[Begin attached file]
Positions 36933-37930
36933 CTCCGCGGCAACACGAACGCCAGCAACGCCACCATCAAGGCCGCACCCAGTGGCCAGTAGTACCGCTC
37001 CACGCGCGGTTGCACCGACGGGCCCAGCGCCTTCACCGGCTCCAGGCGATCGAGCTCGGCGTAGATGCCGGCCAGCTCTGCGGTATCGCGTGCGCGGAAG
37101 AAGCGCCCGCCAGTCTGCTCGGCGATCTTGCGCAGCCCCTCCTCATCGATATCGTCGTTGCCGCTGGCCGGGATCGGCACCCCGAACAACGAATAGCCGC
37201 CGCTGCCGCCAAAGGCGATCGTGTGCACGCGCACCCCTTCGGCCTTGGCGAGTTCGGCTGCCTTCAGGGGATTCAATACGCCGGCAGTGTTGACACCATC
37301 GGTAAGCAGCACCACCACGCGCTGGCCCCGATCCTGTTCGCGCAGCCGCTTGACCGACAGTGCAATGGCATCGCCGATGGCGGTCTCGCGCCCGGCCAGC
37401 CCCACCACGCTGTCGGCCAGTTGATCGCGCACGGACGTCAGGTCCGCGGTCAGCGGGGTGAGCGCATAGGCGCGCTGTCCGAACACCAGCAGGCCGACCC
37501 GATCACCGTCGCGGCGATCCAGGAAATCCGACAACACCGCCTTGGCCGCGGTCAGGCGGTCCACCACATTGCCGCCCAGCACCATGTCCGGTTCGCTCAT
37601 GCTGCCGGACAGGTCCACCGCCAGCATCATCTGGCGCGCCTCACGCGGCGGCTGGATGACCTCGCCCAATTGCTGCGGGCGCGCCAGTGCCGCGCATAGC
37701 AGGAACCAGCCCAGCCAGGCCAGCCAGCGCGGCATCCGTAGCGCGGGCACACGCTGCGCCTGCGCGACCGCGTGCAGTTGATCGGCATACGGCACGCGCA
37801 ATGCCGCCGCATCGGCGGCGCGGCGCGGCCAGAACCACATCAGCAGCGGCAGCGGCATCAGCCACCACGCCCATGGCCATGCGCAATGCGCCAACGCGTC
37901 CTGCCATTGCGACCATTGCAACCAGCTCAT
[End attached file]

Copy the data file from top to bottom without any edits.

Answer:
Positions 36933-37930
36933 CTCCGCGGCAACACGAACGCCAGCAACGCCACCATCAAGGCCGCACCCAGTGGCCAGTAGTACCGCTC
37001 CACGCGCGGTTGCACCGACGGGCCCAGCGCCTTCACCGGCTCCAGGCGATCGAGCTCGGCGTAGATGCCGGCCAGCTCTGCGGTATCGCGTGCGCGGAAG
37101 AAGCGCCCGCCAGTCTGCTCGGCGATCTTGCGCAGCCCCTCCTCATCGATATCGTCGTTGCCGCTGGCCGGGATCGGCACCCCGAACAACGAATAGCCGC
37201 CGCTGCCGCCAAAGGCGATCGTGTGCACGCGCACCCCTTCGGCCTTGGCGAGTTCGGCTGCCTTCAGGGGATTCAATACGCCGGCAGTGTTGACACCATC
37301 GGTAAGCAGCACCACCACGCGCTGGCCCCGATCCTGTTCGCGCAGCCGCTTGACCGACAGTGCAATGGCATCGCCGATGGCGGTCTCGCGCCCGGCCAGC
37401 CCCACCACGCTGTCGGCCAGTTGATCGCGCACGGACGTCAGGTCCGCGGTCAGCGGGGTGAGCGCATAGGCGCGCTGTCCGAACACCAGCAGGCCGACCC
37501 GATCACCGTCGCGGCGATCCAGGAAATCCGACAACACCGCCTTGGCCGCGGTCAGGCGGTCCACCACATTGCCGCCCAGCACCATGTCCGGTTCGCTCAT
37601 GCTGCCGGACAGGTCCACCGCCAGCATCATCTGGCGCGCCTCACGCGGCGGCTGGATGACCTCGCCCAATTGCTGCGGGCGCGCCAGTGCCGCGCATAGC
37701 AGGAACCAGCCCAGCCAGGCCAGCCAGCGCGGCATCCGTAGCGCGGGCACACGCTGCGCCTGCGCGACCGCGTGCAGTTGATCGGCATACGGCACGCGCA
37801 ATGCCGCCGCATCGGCGGCGCGGCGCGGCCAGAACCACATCAGCAGCGGCAGCGGCATCAGCCACCACGCCCATGGCCATGCGCAATGCGCCAACGCGTC
37901 CTGCCATTGCGACCATTGCAACCAGCTCAT